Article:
After its main title sequence, featuring the Lester Lee/ Ned Washington’s forlorn choral-sung title track, The Man from Laramie settles on New Mexico’s stark and petrified natural beauty; Will Lockhart and his wagon-train master, Charley O’Leary (Wallace Ford) leading their team of mules, supplies and hired men (Jack Carry, Bill Catching, Mule Driver, Frank Cordell, Frosty Royce) toward Coronado; a spec on the map of this vast wilderness. Along their route, Will stops at Duck Creek, taking notice of an ominous precursor; the charred remains of a cavalry regiment decimated by the marauding Apaches. We quickly learn Will’s journey is predicated on more than just seeing these supplies through to the modest mercantile outpost run by Barbara Waggoman. In fact, he’s come to avenge the death of his younger brother killed in this slaughter.
Will meets Barbara under the watchful eye of her hired man, Frank Darrah (John War Eagle); the placid proprietress encouraging him to stay for a cup of tea. Will is fairly transparent in his mission, taking notice of the repeating rifle hanging on the wall of the mercantile shop and asking probing questions Barbara is only too willing to answer. It must be a clear conscience. Or is it? For upon unloading his payload, Barbara suggests Will might wish to turn a tidy profit by loading his empty wagons with salt from the nearby flats. Regrettably, the salt is near Apache country. It’s also on property belonging to her uncle; the sage, but formidable Alec Waggoman (played to perfection by consummate character actor, Donald Crisp; my father’s favorite and whom I readily adore). Will and his men are about to learn what it means to be the unwelcomed in a town dominated by one family.
Alec’s son, Dave is a loathsome hothead, deriving a nauseous pleasure from the opportunity to make an example of Will in front of his men. Dave has one of his posse lasso Will, dragging him a few feet in the dust; ordering Will at gunpoint while his wagon train is torched and his mules ruthlessly butchered. Vic Hasbro arrives; already too late to spare Will this humiliation. As Alec’s hired man, Vic has been assigned to watch over Dave; that he doesn’t get into any trouble. It’s a full time gig and one for which Vic expects to someday be handsomely paid by inheriting half the Waggoman estate. After Vic momentarily diffuses the situation and sends Dave and his posse on their way, Will pays off his loyal men. Only Charlie elects to stay behind. Half Apache/half Irish, Charlie tells Will he intends to make inquiries among the tribe as to the identity of the man who sold them their repeating rifles. Give him time: he’ll report back to Will as soon as he can. When Will asks Charlie the reason for his enduring concern and companionship, Charlie reiterates his respect and admiration for Will. He also recognizes him as a cavalry officer; an identity Will had hoped to conceal.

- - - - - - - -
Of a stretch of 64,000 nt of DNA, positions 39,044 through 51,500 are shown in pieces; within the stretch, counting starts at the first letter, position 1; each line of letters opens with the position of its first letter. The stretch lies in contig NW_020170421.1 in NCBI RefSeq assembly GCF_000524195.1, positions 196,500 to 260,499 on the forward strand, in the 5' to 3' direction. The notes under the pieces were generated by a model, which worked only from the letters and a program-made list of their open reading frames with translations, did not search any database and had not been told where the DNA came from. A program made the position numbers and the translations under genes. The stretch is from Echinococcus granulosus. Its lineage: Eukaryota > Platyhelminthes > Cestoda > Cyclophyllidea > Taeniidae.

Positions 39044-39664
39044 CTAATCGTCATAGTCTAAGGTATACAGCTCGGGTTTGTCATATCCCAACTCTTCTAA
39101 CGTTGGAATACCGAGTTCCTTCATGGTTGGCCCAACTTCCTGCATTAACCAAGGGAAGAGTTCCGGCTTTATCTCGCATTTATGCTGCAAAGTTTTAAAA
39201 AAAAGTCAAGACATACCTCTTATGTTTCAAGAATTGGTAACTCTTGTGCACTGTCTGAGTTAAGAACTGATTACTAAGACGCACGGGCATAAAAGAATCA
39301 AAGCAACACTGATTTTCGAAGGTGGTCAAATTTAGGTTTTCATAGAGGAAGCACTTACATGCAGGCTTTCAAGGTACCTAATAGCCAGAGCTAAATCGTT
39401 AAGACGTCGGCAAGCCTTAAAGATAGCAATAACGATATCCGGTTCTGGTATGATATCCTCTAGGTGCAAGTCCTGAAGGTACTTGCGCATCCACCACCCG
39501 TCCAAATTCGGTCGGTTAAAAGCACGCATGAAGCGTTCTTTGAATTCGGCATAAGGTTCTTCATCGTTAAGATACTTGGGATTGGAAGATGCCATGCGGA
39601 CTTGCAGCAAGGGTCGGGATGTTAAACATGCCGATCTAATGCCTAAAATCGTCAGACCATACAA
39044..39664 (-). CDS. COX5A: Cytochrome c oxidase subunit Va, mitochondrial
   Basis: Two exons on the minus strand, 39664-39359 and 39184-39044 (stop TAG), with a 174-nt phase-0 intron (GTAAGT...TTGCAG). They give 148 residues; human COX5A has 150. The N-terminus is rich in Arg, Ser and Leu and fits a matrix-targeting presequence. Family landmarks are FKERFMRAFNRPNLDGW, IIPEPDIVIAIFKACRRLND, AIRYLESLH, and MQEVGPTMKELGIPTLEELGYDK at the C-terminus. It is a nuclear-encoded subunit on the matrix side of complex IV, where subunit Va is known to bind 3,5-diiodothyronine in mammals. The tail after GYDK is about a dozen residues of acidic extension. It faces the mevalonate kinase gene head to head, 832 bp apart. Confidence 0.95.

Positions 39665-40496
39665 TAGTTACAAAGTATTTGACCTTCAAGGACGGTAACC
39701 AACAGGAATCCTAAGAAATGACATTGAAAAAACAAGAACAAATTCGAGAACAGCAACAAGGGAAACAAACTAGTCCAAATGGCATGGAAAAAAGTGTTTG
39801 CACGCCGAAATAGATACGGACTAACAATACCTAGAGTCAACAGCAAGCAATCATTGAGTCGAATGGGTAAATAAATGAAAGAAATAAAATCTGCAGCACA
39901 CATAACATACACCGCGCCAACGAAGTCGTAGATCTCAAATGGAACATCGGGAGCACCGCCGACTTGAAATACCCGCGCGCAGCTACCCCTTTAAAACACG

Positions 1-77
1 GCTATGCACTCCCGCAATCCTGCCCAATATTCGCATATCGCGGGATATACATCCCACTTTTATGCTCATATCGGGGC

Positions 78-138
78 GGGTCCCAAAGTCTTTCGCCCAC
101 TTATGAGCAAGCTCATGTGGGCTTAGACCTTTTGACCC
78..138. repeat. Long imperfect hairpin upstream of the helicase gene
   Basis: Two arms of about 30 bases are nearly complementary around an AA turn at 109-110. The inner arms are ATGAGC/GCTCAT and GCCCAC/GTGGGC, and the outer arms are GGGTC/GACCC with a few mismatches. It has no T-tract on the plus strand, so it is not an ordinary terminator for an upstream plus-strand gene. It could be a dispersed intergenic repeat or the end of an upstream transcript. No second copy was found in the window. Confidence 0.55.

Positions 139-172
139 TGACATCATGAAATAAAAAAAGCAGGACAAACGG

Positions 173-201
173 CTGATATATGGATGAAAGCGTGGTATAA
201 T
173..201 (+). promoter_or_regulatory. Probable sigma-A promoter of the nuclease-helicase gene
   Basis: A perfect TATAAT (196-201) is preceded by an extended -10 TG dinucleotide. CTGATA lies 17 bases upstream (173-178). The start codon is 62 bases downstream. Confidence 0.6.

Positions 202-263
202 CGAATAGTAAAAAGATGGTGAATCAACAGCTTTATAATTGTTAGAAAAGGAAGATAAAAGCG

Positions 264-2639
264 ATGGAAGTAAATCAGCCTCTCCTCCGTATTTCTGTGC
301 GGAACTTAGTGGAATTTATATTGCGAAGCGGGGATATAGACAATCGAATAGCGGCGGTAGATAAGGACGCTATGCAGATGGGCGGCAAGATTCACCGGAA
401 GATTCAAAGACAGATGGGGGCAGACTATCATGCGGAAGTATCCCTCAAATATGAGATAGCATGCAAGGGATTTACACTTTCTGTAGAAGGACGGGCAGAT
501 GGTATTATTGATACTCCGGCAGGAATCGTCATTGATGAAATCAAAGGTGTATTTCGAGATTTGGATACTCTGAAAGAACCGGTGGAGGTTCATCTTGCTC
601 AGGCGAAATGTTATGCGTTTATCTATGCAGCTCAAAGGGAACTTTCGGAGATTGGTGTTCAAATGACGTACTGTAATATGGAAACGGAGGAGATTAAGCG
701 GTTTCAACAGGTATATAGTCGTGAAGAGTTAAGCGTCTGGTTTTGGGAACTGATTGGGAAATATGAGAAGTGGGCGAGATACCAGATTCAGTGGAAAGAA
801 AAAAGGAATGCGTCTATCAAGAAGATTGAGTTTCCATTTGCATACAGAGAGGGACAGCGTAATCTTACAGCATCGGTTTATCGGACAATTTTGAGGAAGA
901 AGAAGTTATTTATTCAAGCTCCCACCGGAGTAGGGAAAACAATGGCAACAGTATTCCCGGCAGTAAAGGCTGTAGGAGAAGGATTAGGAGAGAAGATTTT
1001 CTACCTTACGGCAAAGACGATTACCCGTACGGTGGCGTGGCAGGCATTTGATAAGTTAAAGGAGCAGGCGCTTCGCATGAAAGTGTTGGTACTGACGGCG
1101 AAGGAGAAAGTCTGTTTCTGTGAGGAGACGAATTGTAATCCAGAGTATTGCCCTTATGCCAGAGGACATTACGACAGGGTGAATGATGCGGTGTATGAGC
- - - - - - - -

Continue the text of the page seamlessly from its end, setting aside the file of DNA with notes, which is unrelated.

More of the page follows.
Returning to Coronado, Will observes the Waggomans rounding up their cattle. With daggers of revenge firmly imbedded in his heart, Will seizes the opportunity for a rematch with Dave; carpet-hauling him off his horse and knocking him into a nearby water trough before being challenged by Vic; the two brawling in the midst of these startled cattle until Alec arrives to break up their fight. Will explains the situation, barely able to contain his vitriol. Alec sternly agrees to pay for Will’s damages, inviting him to come up to the house later that afternoon. All this greatly amuses rancher, Kate Canady (Aline MacMahon) who tells Alec “He just gave ‘em what you ought to!” Canady invites Will to ride with her. And although he politely refuses at first, she goads him into getting his mule and returning to her cattle ranch – the Half-Moon. Chris Boldt (Jack Elam), a local, tells Will, “Alec won’t like it” but Will, either out of sheer defiance or merely to prove his point, never to be intimidated again, glibly declares, “Yeah, I figured as much!” before riding off with Canady.
At the crux of The Man from Laramie is an intriguing mystery; Boldt keeping a keen eye on Will’s comings and goings. Arriving at the Half-Moon, Canady makes her intentions known: she needs a gunman and ranch-hand to keep her cattle protected from Alec’s men. Hers is the only parcel of land not owned or controlled by the Waggomans. Although Will has come to respect Canady for her fairness and honesty, he refuses her offer. Wisely, she gets to the true purpose of Will’s visit; to murder the man who sold rifles to the Apaches. Will is humbled by her directness, though uncompromising in his plans. A short while later, Will and Charlie meet up. Charlie explains he found the atmosphere brewing inside the Apache enclave hostile. Charlie also points out Will is being tailed, Will ordering his loyal companion back into town while he leads the mysterious stranger further into the dessert.
Hiding under the rocks, Will awaits this spy at gunpoint, discovering it is none other than Chris Boldt. Chris is the devious sort, refusing to give up the name of the person who sent him. Will lets Chris go with a warning, never to follow him anywhere again. That evening, Will crashes a Pueblo wedding attended by Vic and Barbara, the pair obviously in love and planning their own nuptials at the earliest possible convenience. Barbara later forewarns her beloved. Her uncle is not a man of his word. But Vic promises Barbara he will make Alec give him half the Waggoman estate: a handsome dowry indeed. On route to his rented room, Will is assaulted by Chris Boldt, who leaps from a nearby roof and attempts, unsuccessfully, to plunge a rather large dagger into his chest. Will fends Boldt off. He flees into the night and down a dark alley, the assault observed by another shadowy figure – presumably, Frank – who disappears before Will can pursue him.